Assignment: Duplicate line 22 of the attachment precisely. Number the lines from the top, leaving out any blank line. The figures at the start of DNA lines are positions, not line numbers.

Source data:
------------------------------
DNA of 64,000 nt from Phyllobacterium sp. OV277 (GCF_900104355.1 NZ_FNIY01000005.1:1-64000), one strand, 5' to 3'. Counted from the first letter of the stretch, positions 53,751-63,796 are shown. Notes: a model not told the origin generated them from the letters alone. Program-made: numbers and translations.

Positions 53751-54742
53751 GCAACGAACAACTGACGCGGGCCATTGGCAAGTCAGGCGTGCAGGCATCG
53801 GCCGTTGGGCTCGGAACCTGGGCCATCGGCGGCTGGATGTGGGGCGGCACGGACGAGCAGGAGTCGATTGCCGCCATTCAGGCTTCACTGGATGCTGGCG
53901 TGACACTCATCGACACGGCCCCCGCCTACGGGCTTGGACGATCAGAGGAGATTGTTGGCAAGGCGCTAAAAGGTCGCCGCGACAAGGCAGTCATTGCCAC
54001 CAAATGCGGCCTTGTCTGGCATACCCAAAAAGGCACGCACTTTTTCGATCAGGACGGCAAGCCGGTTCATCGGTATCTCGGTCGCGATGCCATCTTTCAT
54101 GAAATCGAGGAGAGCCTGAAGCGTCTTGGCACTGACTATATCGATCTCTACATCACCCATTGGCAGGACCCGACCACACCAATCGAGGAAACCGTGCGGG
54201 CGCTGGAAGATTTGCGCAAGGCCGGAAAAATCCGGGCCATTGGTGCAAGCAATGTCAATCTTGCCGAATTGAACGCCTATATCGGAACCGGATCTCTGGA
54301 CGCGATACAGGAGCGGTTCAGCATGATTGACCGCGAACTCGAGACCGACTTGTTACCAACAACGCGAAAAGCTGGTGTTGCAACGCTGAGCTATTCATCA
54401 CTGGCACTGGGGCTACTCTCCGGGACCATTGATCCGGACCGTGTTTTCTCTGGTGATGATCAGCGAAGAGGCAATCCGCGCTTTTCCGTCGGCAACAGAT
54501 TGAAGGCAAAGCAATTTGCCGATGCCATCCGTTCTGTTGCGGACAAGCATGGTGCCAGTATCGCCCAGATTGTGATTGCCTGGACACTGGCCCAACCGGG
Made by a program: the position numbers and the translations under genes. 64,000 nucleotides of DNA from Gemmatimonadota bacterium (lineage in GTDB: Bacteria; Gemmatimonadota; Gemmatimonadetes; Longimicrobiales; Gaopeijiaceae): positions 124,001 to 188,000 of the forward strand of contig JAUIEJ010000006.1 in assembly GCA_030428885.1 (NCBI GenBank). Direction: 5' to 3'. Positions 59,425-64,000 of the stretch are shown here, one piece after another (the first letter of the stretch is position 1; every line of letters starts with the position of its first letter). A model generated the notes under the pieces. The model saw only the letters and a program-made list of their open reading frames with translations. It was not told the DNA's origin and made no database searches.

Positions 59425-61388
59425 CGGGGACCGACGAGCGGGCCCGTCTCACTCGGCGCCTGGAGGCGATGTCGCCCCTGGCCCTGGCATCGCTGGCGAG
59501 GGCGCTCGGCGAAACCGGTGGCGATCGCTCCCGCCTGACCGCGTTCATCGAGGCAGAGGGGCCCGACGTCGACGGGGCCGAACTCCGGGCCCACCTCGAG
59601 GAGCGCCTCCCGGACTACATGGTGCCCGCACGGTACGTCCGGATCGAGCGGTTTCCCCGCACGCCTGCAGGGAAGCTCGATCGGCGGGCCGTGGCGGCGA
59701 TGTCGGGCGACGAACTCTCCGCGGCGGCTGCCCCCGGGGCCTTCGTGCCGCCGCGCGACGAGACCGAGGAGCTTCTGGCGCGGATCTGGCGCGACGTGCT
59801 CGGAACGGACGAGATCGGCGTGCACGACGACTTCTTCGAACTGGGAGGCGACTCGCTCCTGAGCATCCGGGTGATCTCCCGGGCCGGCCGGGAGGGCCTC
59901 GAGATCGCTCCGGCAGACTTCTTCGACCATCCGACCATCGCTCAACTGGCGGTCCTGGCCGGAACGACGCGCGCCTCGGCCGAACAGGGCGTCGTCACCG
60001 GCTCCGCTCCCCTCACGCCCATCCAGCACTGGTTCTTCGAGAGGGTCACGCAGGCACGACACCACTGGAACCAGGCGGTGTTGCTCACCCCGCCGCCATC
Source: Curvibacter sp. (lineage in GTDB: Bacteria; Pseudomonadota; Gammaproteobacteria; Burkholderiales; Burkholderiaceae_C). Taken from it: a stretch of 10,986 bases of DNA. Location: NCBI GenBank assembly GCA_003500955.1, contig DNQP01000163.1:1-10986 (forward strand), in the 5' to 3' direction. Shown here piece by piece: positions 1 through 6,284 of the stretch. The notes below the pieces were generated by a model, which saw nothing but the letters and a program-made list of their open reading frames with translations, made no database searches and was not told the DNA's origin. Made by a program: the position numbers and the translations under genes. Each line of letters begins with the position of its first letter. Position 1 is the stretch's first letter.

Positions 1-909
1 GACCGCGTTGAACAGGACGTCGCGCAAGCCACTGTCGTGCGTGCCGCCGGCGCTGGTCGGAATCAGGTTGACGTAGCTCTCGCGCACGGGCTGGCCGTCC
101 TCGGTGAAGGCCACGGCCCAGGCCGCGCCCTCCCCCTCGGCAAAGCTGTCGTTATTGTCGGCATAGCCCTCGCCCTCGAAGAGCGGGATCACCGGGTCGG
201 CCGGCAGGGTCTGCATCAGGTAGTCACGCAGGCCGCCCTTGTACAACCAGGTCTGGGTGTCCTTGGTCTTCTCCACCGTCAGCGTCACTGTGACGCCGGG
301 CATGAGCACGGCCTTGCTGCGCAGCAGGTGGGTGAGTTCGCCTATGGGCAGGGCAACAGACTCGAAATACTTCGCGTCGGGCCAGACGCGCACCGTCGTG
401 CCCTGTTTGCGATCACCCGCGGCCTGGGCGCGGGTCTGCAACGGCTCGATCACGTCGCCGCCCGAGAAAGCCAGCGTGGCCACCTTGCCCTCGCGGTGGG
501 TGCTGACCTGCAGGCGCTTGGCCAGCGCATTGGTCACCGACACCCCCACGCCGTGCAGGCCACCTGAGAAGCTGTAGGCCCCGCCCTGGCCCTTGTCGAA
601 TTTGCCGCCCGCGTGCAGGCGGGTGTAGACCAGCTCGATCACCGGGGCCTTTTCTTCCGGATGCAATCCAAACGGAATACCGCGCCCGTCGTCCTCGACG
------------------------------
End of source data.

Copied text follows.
Positions 1-909